Some of you may be wondering what I'm up to here in DC, so I'll tell you: In the past 12 "school days," I've: attended 15 lectures, 7 seminars, 8 lunchtime colloquia, 4 tours of Washington DC/Folger library/Folger library electronic resources, 1 performance of "The Merchant of Venice" in Staunton, Virginia, performed a monologue from Pericles, created 2 how-to teaching videos with a group to be used in the Shakespeare Set Free Toolkits, designed a research project using 16th century books at the Folger Shakespeare Library, co-designed a series of lesson plans based on ideas from the lectures I've attended, recorded interview about My Favorite Shakespeare Play to Teach response to be published on the Folger education website. What's up for the remaining 8 days: 6 lectures, 6 lunchtime colloquia, 4 seminars, an oral presentation of said research project, write-up of said research project, write-up and presentation of said lesson plans to be published on the Folger education website, Performance Project #2 (as yet unknown), and creation and performance of Performance Project #3, and a film screening. Aaaaand, that's my July.
Intense does not even begin to cover it! Thanks Gina!
I did not blog yesterday because I was in a complete daze due to the fact that I had my Regional Teacher of the Year interview via Skype. I was so focused on myself and having a good interview that I decided to sleep after a great dinner with my fellow TSI peeps. Everyone was so kind and accommodating yesterday; I really feel a kinship with these people I have only known for 3 weeks.
Morning Lecture with Margaret Maurer: Emilia and Roderigo in OthelloAnother day of discussing one of my favorite plays! Yesterday, Jay Halio discussed how to read Othello "backwards" which entails looking at the play from the climax scene and going from there.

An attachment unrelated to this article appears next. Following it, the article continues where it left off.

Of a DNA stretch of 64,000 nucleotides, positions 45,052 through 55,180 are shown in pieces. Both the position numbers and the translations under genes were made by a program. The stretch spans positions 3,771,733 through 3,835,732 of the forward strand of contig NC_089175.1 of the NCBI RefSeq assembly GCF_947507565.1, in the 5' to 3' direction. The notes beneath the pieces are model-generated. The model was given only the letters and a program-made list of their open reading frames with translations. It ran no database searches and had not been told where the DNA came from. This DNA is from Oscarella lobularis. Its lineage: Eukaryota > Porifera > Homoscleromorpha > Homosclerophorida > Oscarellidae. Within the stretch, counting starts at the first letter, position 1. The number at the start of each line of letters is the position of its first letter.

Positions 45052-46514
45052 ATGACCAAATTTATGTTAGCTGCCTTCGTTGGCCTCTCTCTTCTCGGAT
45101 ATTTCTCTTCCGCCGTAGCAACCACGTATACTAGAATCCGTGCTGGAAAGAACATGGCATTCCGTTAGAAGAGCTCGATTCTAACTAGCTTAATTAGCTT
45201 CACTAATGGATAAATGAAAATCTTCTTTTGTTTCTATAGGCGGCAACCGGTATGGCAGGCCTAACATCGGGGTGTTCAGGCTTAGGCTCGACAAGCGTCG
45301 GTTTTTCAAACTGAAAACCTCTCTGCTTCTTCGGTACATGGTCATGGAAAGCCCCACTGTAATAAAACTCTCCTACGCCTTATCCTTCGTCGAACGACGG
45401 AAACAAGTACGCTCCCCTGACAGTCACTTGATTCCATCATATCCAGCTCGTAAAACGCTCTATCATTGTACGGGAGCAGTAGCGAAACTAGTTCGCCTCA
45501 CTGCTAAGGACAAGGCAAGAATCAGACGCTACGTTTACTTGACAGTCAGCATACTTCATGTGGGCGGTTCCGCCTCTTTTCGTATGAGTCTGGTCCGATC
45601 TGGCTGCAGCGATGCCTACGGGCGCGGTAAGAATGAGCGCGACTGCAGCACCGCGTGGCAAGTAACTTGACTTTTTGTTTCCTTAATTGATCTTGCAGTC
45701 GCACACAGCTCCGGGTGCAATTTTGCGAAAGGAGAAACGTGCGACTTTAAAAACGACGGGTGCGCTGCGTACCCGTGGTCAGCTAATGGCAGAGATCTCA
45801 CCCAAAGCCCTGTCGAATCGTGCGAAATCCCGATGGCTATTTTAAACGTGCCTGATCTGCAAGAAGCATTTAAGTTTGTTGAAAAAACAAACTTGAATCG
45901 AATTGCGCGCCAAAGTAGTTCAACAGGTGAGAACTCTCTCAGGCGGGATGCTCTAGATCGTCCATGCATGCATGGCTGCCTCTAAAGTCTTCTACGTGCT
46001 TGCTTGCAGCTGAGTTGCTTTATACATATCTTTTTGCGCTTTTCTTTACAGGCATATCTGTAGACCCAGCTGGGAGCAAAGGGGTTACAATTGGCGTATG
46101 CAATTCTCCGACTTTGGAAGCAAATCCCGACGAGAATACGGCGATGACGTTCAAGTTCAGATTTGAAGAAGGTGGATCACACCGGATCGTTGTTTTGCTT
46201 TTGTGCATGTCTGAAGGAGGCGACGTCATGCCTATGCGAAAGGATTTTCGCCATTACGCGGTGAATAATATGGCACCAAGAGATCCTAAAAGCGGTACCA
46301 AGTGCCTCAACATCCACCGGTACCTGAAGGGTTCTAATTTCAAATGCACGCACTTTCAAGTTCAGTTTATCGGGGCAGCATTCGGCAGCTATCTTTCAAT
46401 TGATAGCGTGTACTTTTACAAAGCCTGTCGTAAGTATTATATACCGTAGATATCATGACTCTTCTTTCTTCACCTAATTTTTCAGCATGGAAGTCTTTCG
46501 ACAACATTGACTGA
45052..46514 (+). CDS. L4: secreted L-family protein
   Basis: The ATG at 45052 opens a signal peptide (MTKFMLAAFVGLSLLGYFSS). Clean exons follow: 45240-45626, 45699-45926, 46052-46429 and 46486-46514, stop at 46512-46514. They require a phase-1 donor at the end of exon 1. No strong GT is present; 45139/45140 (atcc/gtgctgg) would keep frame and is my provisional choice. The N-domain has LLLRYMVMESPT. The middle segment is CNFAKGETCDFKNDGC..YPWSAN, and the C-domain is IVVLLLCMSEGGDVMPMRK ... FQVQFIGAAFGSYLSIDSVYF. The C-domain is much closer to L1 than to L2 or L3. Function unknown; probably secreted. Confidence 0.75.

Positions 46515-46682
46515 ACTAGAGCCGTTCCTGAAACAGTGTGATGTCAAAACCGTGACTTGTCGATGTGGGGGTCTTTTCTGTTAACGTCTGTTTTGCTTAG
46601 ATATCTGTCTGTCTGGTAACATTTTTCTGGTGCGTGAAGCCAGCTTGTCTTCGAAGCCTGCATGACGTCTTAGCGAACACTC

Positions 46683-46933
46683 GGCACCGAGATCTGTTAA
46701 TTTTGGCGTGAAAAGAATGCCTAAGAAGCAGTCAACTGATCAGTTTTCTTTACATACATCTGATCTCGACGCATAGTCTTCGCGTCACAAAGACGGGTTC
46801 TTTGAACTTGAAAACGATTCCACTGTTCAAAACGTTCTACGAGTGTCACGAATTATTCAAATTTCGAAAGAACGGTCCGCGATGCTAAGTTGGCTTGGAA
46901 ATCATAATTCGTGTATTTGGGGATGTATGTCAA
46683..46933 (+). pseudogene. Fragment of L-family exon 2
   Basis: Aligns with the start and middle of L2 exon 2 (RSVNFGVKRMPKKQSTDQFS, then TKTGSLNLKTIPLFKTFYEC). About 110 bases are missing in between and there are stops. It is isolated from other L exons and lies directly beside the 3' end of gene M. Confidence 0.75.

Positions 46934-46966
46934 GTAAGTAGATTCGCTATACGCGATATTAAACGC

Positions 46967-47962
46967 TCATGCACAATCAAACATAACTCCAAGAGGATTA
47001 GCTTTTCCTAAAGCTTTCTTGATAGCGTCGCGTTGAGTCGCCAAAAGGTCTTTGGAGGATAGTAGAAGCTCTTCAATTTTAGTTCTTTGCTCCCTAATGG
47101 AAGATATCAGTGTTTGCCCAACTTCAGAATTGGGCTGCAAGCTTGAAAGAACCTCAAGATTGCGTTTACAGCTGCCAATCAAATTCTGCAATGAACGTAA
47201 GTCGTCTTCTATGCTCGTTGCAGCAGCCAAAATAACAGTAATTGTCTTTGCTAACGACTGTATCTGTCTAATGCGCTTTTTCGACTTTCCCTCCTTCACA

Today, Margaret got into why Emilia and Roderigo are needed in the play. The play has so many questions and so many moments where you really want things to end happily. Emilia and Roderigo and completely wrapped up in Iago's discourse and both are victims of it.
We do a lot of comparison to the Cinthio tale that is the source for Othello. Desdemona is actually killed by the ensign and Othello in this version by a sandbag(!) and then they try to cover it up. I think Shakespeare did a much better job!
The play is filled with sex references galore. Including that the handkerchief is a symbolic representation of the wedding sheets spotted with blood and that suicide is a kind of masturbation. Also, Iago is the flag bearer (carrying a pole) and Othello and Desdemona may not have ever consummated their marriage.
My seminar time this week is with Stephen Dickey and I love how he has a spin on the plays we study. He is so humorous and fascinating. Today we went over the loss of that damn handkerchief! Oh, Desdemona!
Did I mention I have a crush on Kenneth Branaugh and LOVE every movie he is in? I am his sole fan here at TSI though.
Research PresentationsThis afternoon we all did 5 minute presentations about what we have found in our primary source research. I was amazed and proud at my fellow TSI-ers! We have immersed ourselves in this world and can now talk about these rare books as if we have studied them all our lives. My colleagues have great topics like sumptuary laws, the juggler/sleight of hand, witchcraft, love tokens, etc. We have been so blessed to have access to all of these things! I did a cute Pecha Kucha presentation on Venice.
I would like to speak to the camaraderie which has been established during the institute. I feel as if I have known these fellow teachers my whole life. They come from all backgrounds and school systems, yet we all agree on the importance of teaching Shakespeare. We are truly "pregnant with celestial fire" and ready to kick some ass this year in the classroom!
Curriculum SessionToday we did the Film Expert exercise. We watched the beginning of two versions of Othello and took on roles as cinematographer, sound, acting, set, etc. We took notes on each films use of these. Then (and here's the cool part), instead of just saying what we noticed or what we liked/disliked, we used first person. This made us responsible for the choices in the film and we had to defend/qualify our choices.
Instead of: I didn't like how they filmed the wedding scene
It becomes: I chose to film the wedding scene through a window to show how the couple is isolated.
Subtle difference, yet students suddenly have ownership over their element of the movie. And you don't have to show the whole thing!!
Finally, a cute Pinterest card quote:
My TSI classmates have decided that it is really fun to make fun of Greta and how she is an over-achiever! For all the good times I have provided for them, I say "you are welcome."
Blessed to be a Teacher!